Ukraine – the Cold War again?

There has been a lot of loose talk about how to deal with Russia over Ukraine. Some people think Obama should be, or sound, tougher – or more careful. Toughness is mostly about impressing the home audience, and getting people fired up. But it has nothing to do with what actually has to happen, what the choices or consequences are – it’s all about posturing. Foreign affairs is not a simplistic referendum on “toughness,” and the avatars of toughness should be laughed out of the public space.

So let’s be clear – just as there was no war directly between the Soviet Union and the US, the controlling fact is that Russia and the US won’t attack each other – neither of our countries are that stupid. There are too many troops and weapons on both sides. This is a chess game, not a boxing match.

That doesn’t mean there will be no hostilities. It does mean that hostilities will be conducted through proxies, sanctions or a geopolitical race in which possession is irrefutable. A proxy war is going on now in Syria and we may be losing it because, for good reason, we have been unwilling to finance and support religious extremists who may turn against us just as the Taliban did.

Meanwhile Russia won the race for possession in Crimea. Whether western Ukraine or Eastern Europe are up for grabs partly depends on where the troops are. According to the Defense Department, we have a minimal presence in the countries of and around the old Soviet Union, probably confined to embassies, intelligence and diplomacy.[1] A number of those countries now belong to NATO but deployments appear to be episodic rather than stationed in multi-national NATO bases.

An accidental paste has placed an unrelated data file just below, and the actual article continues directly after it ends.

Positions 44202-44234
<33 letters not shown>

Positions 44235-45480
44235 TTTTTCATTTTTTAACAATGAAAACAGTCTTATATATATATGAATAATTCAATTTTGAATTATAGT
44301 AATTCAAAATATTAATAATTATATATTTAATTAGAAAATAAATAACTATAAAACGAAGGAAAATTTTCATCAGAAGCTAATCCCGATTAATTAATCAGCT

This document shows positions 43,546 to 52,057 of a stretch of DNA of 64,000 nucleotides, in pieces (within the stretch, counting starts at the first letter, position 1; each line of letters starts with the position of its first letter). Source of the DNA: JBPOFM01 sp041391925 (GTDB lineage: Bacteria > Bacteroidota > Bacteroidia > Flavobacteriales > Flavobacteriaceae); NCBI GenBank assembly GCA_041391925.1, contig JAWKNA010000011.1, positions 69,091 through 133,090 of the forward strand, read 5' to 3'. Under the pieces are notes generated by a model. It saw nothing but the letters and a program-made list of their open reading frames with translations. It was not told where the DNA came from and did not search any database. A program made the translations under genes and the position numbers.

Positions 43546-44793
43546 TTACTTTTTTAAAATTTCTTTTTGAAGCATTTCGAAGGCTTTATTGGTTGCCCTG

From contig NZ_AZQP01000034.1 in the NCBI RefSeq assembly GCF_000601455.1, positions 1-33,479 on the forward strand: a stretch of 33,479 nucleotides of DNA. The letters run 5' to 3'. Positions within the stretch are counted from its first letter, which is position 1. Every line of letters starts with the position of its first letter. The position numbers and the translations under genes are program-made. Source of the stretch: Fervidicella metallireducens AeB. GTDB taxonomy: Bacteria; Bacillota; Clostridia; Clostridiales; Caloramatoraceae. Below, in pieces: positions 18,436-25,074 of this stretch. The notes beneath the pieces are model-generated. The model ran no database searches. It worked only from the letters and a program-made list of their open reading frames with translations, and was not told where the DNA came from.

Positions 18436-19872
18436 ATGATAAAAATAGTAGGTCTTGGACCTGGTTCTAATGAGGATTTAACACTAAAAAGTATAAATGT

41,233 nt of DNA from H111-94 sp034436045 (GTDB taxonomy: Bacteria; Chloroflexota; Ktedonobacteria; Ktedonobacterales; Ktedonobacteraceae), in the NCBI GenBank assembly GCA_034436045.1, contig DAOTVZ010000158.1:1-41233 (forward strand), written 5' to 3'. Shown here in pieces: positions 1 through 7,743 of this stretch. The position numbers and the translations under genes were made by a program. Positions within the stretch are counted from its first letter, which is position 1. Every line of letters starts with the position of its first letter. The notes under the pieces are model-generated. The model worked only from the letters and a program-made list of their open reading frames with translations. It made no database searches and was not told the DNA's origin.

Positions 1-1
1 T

Economic sanctions and the NATO flag may be enough, but Russia can beat us into those countries if we are not there already. If Putin thinks we’re going in, he may just decide to get there first, and, since it’s in their part of the world, he can. Europe can move faster than us but may not think it wise. Acting as the world’s policeman would sap our economic strength and has its risks. More, Ukraine and Crimea are major nationalist issues for the Russian people, not just something Putin whipped up, though Stalin both won and lost hearts in different parts of Ukraine.[2] Pity the world’s so complicated.

So Obama, or anyone in his position, has to walk a tightrope, to convince the Russians that we and NATO mean business, but do it without driving Russia to rush in, or embroiling us in hostilities that our national interests in Ukraine don’t justify.

Obama isn’t Chamberlain and this isn’t 1938 Munich partly because the US and our Allies had not rearmed in the face of the Depression. In 2014 we have a formidable force but we all have weapons no one wants to have to use. So it’s much more like a game of chess – there are places we, and they, simply cannot move, strategies to exert pressure, and national interests for both countries to calculate.

Sometimes in a diplomatic chess game, loudly second-guessing every decision makes any president’s position impossible. Public rhetoric can lead to foreign misreading of our intentions, and affect the consequences in unpredictable, sometimes unsupportable ways.

— This commentary was broadcast on WAMC Northeast Report, March 25, 2014.

[1]https://www.dmdc.osd.mil/appj/dwp/getfile.do?fileNm=SIAD_309_Report_P1312.xlsx&filePathNm=milRegionCountry

[2] Steve Leibo’s comments on this station on the Russia-Ukraine connection are well worth hearing, http://sagethoughts.wordpress.com/2014/03/06/confronting-the-ukraine-crisis-march-2014/.

 

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